BACKGROUND: The purpose of this study was to compare postoperative outcomes of pediatric patients with complicated appendicitis managed with or without a peripherally inserted central catheter (PICC).
METHODS: Patients aged ≤18 y in the Pediatric Health Information System database with complicated appendicitis that underwent appendectomy during their index admission in 2000-2012 were grouped by whether they had a PICC placed using relevant procedure and billing codes. Rates of subsequent encounters within 30 d of discharge along with associated diagnoses and procedures were determined. A propensity score-matched (PSM) analysis was performed to account for differences in baseline exposures and severity of illness.
RESULTS: We included 33,482 patients with complicated appendicitis; of whom, 6620 (19.8%) received a PICC and 26,862 (80.2%) did not. The PICC group had a longer postoperative length of stay (median 7 versus 5 d, P < 0.001) and were more likely to undergo intra-abdominal abscess drainage during the index admission (14.4% versus 2.1%, P < 0.001), and have a reencounter (17.5% versus 11.4%, P < 0.001) within 30 d of discharge. However, in the PSM cohort (n = 4428 in each group), outcomes did not differ between treatment groups, although the PICC group did have increased odds for the development of other postoperative complications (odds ratio = 3.95, 95% confidence interval: 1.45, 10.71).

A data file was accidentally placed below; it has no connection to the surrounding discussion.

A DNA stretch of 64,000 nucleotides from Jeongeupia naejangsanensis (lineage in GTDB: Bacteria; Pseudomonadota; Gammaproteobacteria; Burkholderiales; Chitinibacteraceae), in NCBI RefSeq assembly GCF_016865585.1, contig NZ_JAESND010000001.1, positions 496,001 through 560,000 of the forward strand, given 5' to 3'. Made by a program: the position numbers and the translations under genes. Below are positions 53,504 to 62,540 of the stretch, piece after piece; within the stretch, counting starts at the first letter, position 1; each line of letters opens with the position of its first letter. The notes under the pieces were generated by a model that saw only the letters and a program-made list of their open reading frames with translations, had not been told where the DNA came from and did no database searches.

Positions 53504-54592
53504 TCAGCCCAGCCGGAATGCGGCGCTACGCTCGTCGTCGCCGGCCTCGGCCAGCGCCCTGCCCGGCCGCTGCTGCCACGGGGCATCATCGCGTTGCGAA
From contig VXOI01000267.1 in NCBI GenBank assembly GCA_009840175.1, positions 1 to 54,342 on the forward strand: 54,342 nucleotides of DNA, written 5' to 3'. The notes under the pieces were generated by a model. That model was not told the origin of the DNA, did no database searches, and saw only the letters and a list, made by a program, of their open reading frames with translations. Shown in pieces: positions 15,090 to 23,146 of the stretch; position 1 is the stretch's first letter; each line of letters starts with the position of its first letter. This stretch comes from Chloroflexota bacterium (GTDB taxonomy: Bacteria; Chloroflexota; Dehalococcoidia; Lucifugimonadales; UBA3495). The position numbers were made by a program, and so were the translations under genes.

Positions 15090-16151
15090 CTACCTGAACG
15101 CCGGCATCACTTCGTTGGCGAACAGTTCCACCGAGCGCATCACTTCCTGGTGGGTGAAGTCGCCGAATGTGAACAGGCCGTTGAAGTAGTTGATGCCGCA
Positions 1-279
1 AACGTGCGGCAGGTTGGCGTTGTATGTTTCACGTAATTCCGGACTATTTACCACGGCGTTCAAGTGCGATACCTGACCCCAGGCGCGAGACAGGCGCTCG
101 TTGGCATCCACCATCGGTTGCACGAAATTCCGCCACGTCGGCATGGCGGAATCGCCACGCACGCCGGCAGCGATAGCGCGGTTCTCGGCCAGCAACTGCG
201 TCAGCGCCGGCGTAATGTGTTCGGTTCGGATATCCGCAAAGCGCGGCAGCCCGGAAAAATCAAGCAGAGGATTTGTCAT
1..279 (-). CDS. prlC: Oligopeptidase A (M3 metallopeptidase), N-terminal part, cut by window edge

CONCLUSIONS: After accounting for differences in severity of illness by PSM, patients managed with PICCs had a similar risk for nearly all postoperative complications, including reencounters. Postoperative management of pediatric complicated appendicitis with a PICC is not clearly associated with improved outcomes.
Sulkowski, J.P., Asti, L., Cooper, J.N., Kenney, B.D., Raval, M.V., Rangel, S.J., Deans, K.J. and Minneci, P.C. (2014) Morbidity of peripherally inserted central catheters in pediatric complicated appendicitis. The Journal of Surgical Research. March 13th. (epub ahead of print).